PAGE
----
Tuesday, 28 February 2012

On PbPs - another basic primer

Over at Paizo, threads pop up fairly regularly asking how to run a PbP and I'm jotting down some thoughts about that here.

There are many more potential players than potential GMs.
GM dropout or burnout is responsible for the vast majority of PbP deaths.


So, how do you start one, how to you keep it running and how do you keep your own interest going?

Planning

However much you want to run a whole adventure path bringing the players from novice wet-behind-the-ears adventurers to super-charged world changers, accept right now that you can't.

Plan one adventure at a time. You can build from one adventure to the next and create a campaign that way, but if you set out to run all six modules of The Curse of the Crimson Throne you are setting yourself up for a world of heartbreak.

PbP is slow. In a three-hour live gaming session you can reasonably expect to get through at least one combat encounter and a certain amount of plot, negotiation and rambling around. In a PbP you may well be looking at 3 months.

Look at your material right now and prune it. Be ruthless. Read the adventure with a critical eye and ask yourself which encounters further the plot. Look at the maps and ask yourself which ones are necessary. On average, you will need to trim out at least one third of a pre-written module. If it doesn't progress the story, ditch it.

If you are running a homebrew, it's easier to make those cuts. However, it's your heart that breaks when all your carefully crafted subplots have to vanish. Trust me. They do have to vanish. You may be able to work some of them back in, but don't count on it. Running a homebrew requires a bigger investment from players and unless you live online, you can't possibly hope to answer all the questions that would take 10 seconds at the table and may eat a week of PbP time.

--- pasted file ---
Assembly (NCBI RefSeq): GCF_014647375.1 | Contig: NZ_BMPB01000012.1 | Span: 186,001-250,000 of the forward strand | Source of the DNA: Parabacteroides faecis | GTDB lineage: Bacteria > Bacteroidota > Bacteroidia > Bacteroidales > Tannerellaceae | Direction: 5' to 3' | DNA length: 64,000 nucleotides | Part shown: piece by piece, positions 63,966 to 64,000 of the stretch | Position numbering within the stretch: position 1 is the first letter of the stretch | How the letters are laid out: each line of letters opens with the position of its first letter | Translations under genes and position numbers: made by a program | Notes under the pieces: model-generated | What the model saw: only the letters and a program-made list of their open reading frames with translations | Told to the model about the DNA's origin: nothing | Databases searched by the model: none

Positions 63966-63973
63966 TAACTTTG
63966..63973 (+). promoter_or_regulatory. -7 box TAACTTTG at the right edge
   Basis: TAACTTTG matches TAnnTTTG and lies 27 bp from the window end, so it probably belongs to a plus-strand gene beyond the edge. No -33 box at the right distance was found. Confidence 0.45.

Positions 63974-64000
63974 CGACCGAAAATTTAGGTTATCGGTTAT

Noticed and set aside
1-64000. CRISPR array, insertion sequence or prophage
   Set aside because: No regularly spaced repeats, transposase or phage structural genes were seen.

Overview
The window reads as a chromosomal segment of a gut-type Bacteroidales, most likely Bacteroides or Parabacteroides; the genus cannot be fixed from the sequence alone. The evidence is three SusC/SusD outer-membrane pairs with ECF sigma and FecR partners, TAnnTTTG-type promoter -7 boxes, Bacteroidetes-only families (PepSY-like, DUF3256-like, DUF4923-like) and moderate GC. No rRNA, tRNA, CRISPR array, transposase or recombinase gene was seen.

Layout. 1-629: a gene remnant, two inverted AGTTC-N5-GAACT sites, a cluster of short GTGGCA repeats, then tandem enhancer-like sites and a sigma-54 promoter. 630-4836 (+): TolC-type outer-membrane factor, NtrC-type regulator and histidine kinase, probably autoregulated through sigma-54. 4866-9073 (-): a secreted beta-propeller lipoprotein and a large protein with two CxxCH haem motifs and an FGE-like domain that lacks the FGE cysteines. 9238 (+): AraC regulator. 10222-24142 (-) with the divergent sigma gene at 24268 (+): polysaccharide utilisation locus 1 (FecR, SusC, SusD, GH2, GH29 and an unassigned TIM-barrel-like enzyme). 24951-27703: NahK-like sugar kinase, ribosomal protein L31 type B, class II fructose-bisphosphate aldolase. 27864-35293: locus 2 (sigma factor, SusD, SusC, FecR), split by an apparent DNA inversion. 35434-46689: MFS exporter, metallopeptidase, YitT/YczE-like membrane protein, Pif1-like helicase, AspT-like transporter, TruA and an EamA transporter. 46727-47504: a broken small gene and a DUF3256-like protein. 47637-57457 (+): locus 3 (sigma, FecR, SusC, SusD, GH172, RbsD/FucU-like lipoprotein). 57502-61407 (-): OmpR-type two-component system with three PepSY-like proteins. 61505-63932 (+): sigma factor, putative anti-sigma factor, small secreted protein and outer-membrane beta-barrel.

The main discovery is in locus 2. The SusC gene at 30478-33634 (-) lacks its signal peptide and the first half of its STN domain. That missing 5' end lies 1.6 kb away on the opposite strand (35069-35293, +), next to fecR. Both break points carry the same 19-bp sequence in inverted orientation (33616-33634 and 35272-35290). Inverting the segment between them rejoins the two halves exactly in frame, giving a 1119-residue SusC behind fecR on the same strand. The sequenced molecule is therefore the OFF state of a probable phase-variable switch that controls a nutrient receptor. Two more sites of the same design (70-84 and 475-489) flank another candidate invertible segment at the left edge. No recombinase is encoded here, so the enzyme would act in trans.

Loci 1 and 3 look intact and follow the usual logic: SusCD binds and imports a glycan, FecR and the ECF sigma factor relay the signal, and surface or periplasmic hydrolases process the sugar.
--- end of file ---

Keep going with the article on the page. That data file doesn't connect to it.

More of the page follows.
While this may seem like brutal railroading, be aware that the timescale of PbP means that a lot of plot points will be missed. If something is important, you need to say it loud and clear. And then say it again. Your players aren't stupid, but something mentioned in passing five pages ago can easily be missed. You will do yourself and your players a huge favour if you condense and telescope down to the essentials. If it matters, tell them.

16 archers may seem like a very cool encounter.  Just be aware before you run it that updating those 16 archers is going to take a lot of your time.  Maybe a couple of hours of it until the players start killing them.  Consider reducing it to 6 rather more awesome archers.

Brutal pruning makes room for your players to build their own bits of plot. More on that below.

You will get player attrition. The chance of the same party existing in 6 months time is negligible. Keep that in mind and have ways of getting new players into the game without breaking the flow. Easy in urban settings, not so straightforward in the middle of a dungeon.

Run something you like or can turn into something you like. You will be looking at this baby for a very, very long time. Starting a game you're only half-invested in is doom before you even ask for players.


Advertising

You've got your adventure. Now get your players.

At risk of stating the obvious, be clear from the outset. Include the following information as a minimum.

System - is it OSR, 4e, 3.5, Pathfinder, whacky thing you knocked up on the fly one drunken evening.

Starting level and character creation rules - self-evident, but important.

Setting - delving through the pygmy infested jungles of Rythortan is not going to require the same players as your high level diplomacy game negotiating with Grazz't. Players keen to build cavalier types will be justifiably unhappy if you don't warn them that they'll be spending a lot of time on boats. In an ideal world, any PC should be able to operate in any setting, but the reality tends to be that PbP PCs may only get the one adventure to show their chops. Don't let someone build a character they can't have fun with in your game.